Late August is still summer, and warm or hot temperatures still happen frequently. However, the days are getting shorter. A sun slower to rise and quicker to set is telling us of the changing times. It is this daylight pattern that triggers the birds to begin migrations despite the fact that food still abounds.
The migration actually began with tree swallows in July. After an early breeding season, the new crop of swallows gathered with the older ones in family units. Soon these clans mixed with others and utility lines held large numbers of these fast-flying birds. Restless morning flights lasted longer each day and soon the flocks moved on.
Migration in August is varied and involves many kinds of birds. A flock of Canada geese, larger now than in the spring, may begin the southbound route now. Chimney swifts that have circled above our cities and towns for most of the summer have become eager to move on. One day we will see and hear these twittering gray birds, but the next day they are gone.
Warblers that have raised a family in the north woods now begin their movement, too. Family units often blend with those of other species and in the company of local vireos and chickadees, their flocks, often called waves, work their way through the scene. Now wearing autumn plumage, they can be quite hard to discern, even by experts.
Always the opportunists, a few sharp-shinned hawks follow these waves through the woods as well. The really large hawk flights are still a few weeks away, but a scattering pass over now.
One of the grandest migration flights at this time is that of the nighthawks. Though not really hawks, they pass by in huge flocks that perform quite a bit of aerial dynamics as they feed on the wing. With most insects available at dusk, nighthawks appear in their biggest numbers at this time. Many a late August evening has been decorated by these active birds in flocks that reach into the hundreds.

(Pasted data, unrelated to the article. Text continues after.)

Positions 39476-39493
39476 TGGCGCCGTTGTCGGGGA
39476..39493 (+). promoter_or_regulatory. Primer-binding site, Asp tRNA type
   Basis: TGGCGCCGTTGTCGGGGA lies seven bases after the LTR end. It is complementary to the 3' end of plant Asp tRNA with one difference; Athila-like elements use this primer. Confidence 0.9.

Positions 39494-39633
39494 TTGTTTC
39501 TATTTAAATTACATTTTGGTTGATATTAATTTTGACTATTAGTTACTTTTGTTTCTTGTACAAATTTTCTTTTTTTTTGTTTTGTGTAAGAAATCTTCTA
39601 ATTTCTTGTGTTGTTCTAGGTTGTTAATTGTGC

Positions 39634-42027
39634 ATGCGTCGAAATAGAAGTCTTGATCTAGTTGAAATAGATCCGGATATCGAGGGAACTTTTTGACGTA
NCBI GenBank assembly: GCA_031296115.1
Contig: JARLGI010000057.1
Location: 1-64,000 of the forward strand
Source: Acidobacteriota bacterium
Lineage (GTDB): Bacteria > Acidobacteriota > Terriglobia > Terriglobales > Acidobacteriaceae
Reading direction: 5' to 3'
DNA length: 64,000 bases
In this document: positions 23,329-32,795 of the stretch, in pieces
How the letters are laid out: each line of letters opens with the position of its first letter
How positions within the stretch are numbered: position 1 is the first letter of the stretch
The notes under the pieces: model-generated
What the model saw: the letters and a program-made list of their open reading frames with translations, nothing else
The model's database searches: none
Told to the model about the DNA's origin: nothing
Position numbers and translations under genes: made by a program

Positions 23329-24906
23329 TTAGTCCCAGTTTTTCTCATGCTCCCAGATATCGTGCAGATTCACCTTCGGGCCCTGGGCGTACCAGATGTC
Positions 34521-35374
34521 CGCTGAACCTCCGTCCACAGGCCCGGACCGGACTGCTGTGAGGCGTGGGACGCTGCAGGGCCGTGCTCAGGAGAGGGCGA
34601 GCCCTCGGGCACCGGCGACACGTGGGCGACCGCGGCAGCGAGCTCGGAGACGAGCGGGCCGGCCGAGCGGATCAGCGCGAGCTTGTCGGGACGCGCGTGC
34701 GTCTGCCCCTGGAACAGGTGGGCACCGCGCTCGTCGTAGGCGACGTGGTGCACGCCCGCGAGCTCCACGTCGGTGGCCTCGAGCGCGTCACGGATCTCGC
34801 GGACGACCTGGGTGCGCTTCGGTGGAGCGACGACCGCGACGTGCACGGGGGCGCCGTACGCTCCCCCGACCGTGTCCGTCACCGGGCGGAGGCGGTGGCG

Not quite as dramatic, but just as consistent, is the migration of shorebirds that are southing now, too. Virtually all these small water birds are brown and most remain silent. Some species form large flocks while others are loners. Birds often breed in the far north, even on the tundra, and winter in South America. With such long flights, these shorebirds start moving early in the season. Most stop and feed on beaches along the way and if conditions are good, they will stay a while.
Sandpipers of several species are probably best known, but other shorebirds include sanderlings, plovers, turnstones and dunlins. For at least a month at this time of year all or any of these birds could be on the shores and beaches of Northland lakes. Vast mud flats, sandy beaches or open areas like at Park Point provide great sites for these birds. Here they can get ample rest and the small invertebrate food along the water's edge.
Some sandpipers -- such as the least, western and semipalmated -- are tiny, about 6 inches long, while others may reach up to a foot. But all are out here now and will continue to be along our beaches for the next several weeks. It is well worth our time to look over these flocks with binoculars and see this part of the fall migration.
Larry Weber is author of the "Backyard Almanac." He lives in Carlton County and teaches natural science at Duluth's Marshall School.